What is conjunctivitis?
Conjunctivitis is the term used to describe inflammation of the conjunctiva  - the thin, filmy membrane that covers the inside of your eyelids and the white part of your eye (sclera). Conjunctivitis is most commonly referred to as pink  eye.
The conjunctiva, which contains tiny blood vessels, produces mucus to coat and lubricate the surface of your eye. When the conjunctiva becomes irritated or inflamed, the blood vessels conjunctivitis become larger and more prominent, making your eye appear red. Conjunctivitis may occur in one or both eyes.

What are the symptoms of conjunctivitis?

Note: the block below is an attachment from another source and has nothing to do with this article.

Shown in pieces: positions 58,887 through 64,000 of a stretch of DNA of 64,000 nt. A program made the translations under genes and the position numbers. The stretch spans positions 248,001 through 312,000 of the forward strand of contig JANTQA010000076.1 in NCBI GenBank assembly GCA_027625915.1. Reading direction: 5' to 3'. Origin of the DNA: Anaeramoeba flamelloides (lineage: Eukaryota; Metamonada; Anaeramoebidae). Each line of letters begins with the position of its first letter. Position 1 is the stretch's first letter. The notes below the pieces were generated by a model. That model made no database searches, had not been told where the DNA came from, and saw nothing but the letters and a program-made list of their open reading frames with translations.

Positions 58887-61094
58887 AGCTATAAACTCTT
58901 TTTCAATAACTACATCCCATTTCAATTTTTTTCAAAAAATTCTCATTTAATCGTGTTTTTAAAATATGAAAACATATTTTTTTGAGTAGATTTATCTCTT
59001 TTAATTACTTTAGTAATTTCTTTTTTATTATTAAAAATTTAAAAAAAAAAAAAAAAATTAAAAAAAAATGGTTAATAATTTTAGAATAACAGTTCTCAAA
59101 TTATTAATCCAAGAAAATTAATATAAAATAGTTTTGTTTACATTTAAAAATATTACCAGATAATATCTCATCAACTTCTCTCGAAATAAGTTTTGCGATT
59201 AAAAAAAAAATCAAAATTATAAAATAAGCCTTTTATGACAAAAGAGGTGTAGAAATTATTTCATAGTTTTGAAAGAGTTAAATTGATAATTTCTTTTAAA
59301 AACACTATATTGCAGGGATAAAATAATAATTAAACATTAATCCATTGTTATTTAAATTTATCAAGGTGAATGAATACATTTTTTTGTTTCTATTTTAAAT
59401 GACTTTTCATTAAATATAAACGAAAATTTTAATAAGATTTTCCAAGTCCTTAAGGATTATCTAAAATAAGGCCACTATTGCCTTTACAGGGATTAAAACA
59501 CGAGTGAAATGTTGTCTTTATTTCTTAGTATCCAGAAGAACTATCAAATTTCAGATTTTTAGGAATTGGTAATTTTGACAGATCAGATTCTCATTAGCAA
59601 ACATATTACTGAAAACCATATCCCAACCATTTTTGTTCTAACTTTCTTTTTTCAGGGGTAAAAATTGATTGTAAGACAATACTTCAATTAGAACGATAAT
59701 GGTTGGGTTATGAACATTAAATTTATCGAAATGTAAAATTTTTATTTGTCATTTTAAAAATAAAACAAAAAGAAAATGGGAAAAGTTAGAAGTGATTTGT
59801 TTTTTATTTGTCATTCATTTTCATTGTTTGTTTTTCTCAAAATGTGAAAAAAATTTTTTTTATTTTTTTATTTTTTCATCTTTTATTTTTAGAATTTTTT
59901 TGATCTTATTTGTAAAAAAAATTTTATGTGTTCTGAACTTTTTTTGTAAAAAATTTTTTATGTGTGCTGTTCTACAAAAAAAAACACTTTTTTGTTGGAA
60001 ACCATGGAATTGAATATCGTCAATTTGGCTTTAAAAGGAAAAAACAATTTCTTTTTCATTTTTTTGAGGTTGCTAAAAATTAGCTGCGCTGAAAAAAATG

Symptoms of conjunctivitis include:
- Increased tearing;
-  Soreness of the eye;
-  Foreign body sensation;
-  Itchiness of the eye;
-  Hazy or blurred vision due to mucus or pus;
-  Excess mucus (pus);
-  Crusting of eyelashes in the morning.

What causes conjunctivitis?

Many different sources of eye irritation can cause conjunctivitis. The most common are:
- Infections (viral and bacterial);
-  Allergies;
-  Environmental irritants.

Viral infection is the most common cause of conjunctivitis. This same virus produces the familiar red and watery eyes, sore throat and runny nose of a common cold. Symptoms of conjunctivitis can last from one to two weeks and then will disappear on their own.

Discomfort, however, can be alleviated with warm compresses applied to the eyes. Prescription eyedrops may be prescribed by your ophthalmologist (Eye M.D.) to hell minimize drainage or discomfort.